In Norway, all CV's include some basic information like:

  • Date of birth
  • Contact details, phone numbers

Where do I enter this information on the Careers site?


There is no designated space for this, I would be inclined to enter it in the "personal statement" field so it will display with the rest of your information. Alternatively you could enter it in the "background" field at the bottom.


Date of Birth is usually frowned upon in America, as it can open the business up to liability ('age discrimination'). I'd recommend not putting it in.

Contact information can be placed in the Background field, or in your personal statement.

  • 1
    In some (other) countries a DoB on your CV is normal/expected. Also, marital status ... and maybe a photograph too. The OP is in Norway. – ChrisW Feb 24 '11 at 15:36
  • @ChrisW then if such a thing is ever implemented, then it'd be country specific, or at least give a warning that in the US, you probably don't want to include it. For your photograph, you can use your gravatar. See my profile for an example: careers.stackoverflow.com/george-stocker. Marital status? Age? Why the heck does an employer need to know that stuff? – George Stocker Feb 24 '11 at 16:05
  • 1
    In some countries Age and Marital Status has tax implications for the employer. Also depending on the type of position, some companies will not higher people in a certain age bracket certain positions, and it has an impact on your years of experience. I have CV's come past my desk where guys have 8 years dev experience, but they in the 18 - 21 year old age bracket. – BinaryMisfit Feb 24 '11 at 16:34
  • a CV, particularly in Europe is supposed to describe the applicant more holistically, including some personal details. – C. Ross Feb 24 '11 at 16:40
  • "Why the heck does an employer need to know that stuff?" - Coming from North America myself, it surprised+shocked me to discover that; nevertheless, it's true. – ChrisW Feb 24 '11 at 17:02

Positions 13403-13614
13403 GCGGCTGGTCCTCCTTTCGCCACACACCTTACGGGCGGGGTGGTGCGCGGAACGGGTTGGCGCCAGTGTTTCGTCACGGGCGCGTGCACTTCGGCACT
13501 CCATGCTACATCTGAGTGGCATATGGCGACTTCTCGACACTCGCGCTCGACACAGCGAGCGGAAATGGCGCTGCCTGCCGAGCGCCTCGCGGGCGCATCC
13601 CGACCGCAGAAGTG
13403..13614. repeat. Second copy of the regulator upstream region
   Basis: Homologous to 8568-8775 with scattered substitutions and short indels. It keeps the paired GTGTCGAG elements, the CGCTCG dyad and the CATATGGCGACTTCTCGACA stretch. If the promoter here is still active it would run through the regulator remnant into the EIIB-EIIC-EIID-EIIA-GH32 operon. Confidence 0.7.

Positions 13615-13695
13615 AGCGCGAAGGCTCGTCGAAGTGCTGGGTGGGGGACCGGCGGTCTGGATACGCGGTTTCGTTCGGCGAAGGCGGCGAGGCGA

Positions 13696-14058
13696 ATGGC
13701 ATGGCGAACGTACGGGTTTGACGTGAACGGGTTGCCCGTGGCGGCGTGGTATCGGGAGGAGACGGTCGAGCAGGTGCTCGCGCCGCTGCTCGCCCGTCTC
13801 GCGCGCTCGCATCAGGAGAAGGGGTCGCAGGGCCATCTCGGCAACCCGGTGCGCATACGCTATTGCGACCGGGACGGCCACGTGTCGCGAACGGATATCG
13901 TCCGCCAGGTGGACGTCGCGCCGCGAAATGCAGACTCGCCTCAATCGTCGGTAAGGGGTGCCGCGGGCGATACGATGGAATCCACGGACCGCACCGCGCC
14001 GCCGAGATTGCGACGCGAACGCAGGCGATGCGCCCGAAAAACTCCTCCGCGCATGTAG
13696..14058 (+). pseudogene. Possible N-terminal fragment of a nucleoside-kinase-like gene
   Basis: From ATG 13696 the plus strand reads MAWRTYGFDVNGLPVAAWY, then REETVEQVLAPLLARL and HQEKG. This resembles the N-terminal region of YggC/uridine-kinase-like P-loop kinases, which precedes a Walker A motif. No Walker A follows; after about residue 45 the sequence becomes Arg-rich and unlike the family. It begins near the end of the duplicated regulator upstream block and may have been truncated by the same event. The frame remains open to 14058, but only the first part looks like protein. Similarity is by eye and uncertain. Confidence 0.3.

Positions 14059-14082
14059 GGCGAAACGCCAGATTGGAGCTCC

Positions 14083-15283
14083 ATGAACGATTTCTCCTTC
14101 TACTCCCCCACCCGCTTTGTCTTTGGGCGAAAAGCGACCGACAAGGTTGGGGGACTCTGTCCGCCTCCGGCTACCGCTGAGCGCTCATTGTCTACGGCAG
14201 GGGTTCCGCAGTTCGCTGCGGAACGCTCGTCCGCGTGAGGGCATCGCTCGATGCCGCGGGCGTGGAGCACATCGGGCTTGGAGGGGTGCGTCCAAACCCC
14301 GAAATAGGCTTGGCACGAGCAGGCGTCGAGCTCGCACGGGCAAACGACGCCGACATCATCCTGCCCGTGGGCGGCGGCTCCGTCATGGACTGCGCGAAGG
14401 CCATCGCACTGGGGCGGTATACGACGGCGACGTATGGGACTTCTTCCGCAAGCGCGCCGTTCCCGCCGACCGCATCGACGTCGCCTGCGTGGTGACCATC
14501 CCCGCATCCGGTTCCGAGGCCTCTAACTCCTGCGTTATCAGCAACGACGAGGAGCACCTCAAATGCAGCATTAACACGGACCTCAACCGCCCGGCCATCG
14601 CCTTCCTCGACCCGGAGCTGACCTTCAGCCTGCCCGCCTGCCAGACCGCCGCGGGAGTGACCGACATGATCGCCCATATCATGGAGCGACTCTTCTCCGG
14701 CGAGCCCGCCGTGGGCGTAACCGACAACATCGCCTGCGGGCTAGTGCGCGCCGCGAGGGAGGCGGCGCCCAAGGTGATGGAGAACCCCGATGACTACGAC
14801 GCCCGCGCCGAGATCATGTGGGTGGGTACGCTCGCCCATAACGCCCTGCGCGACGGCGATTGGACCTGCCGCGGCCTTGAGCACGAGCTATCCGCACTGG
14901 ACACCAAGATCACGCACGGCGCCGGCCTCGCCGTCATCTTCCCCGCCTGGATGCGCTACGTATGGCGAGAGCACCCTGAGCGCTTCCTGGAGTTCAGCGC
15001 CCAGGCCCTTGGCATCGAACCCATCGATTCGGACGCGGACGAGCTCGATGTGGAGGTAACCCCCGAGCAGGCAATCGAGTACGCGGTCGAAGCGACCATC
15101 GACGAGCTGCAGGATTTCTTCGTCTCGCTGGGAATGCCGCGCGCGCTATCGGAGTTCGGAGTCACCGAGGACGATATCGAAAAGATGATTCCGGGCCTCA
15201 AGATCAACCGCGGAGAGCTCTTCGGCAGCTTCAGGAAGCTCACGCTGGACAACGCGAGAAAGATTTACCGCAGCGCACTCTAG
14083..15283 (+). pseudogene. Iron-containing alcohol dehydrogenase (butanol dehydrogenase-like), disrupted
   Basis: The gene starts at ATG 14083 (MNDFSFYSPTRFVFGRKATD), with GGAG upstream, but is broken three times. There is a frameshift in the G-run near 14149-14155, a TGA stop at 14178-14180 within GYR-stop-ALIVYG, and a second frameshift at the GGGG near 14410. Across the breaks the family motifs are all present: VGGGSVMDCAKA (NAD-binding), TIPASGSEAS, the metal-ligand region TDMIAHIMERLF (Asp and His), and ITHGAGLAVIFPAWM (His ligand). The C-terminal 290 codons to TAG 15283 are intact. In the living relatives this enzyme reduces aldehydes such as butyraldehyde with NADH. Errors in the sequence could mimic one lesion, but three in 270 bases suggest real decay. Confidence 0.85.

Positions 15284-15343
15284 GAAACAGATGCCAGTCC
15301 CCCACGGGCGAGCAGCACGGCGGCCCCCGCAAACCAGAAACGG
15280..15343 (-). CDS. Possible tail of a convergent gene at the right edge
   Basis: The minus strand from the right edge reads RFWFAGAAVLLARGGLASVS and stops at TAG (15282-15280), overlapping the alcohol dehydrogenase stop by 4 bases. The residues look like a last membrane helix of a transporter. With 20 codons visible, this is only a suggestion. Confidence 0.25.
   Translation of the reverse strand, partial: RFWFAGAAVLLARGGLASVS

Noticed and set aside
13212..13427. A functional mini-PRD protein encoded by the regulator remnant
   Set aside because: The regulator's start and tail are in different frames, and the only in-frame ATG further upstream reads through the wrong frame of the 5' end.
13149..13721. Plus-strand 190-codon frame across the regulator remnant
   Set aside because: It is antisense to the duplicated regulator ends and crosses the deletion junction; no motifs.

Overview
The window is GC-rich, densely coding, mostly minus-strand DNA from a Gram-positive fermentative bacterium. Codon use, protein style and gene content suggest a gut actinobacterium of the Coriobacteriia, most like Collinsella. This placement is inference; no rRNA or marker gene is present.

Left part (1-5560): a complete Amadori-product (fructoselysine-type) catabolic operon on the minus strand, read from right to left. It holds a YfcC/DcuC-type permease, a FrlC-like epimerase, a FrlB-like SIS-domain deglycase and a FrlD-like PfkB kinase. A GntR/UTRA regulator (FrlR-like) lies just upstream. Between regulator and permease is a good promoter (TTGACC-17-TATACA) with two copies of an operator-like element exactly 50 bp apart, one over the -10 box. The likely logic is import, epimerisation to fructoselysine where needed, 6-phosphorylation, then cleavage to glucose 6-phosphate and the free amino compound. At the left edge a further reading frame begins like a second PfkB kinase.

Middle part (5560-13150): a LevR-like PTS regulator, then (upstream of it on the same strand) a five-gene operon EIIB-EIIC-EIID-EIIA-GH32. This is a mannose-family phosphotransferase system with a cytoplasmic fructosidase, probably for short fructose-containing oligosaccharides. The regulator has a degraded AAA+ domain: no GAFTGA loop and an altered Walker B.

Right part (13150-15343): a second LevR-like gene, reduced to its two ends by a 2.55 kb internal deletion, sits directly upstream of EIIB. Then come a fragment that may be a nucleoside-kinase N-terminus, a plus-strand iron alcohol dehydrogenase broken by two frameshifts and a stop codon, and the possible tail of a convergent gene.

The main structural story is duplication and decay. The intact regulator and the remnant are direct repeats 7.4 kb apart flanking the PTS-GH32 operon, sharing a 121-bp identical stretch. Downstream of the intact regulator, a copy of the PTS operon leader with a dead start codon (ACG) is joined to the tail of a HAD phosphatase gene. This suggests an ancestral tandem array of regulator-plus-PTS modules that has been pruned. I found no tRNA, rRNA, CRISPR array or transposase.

The way Careers works is that when an employer finds your CV (though the paid candidate search) and decides you are worth contacting, you receive the message via email (and it also shows up in the SE "inbox"). You then have the choice of replying to the message (or ignoring it) and marking your stance towards the company position you were messaged about as Interested or Not interested. If you reply and choose "interested", the employer will get your email address and you can continue talks from there, using whichever medium that suits both parties.

Of course, you can also make your CV publicly visible on the web, and if you wish, you can add your contact info or any other details to the free textfields, as George and Korneel pointed out. (And I think it does make sense to have some contact info there.) Personally I mention my email in "personal statement" section, but have left out other contact info and date of birth (although those often appear in traditional CVs here in Finland too).

  • Speaking of traditional CVs or resumes: I've decided not to bother with those anymore (I mean maintaining a separate document and sending it around as email attachment, etc). I just have my LinkedIn profile and Careers CV online (interlinked), and from my experience so far, I'm not going back to the old way. If some employer really wants that .doc or .pdf, submitted through a form, we probably weren't meant for each other anyway :) – Jonik Feb 24 '11 at 16:22

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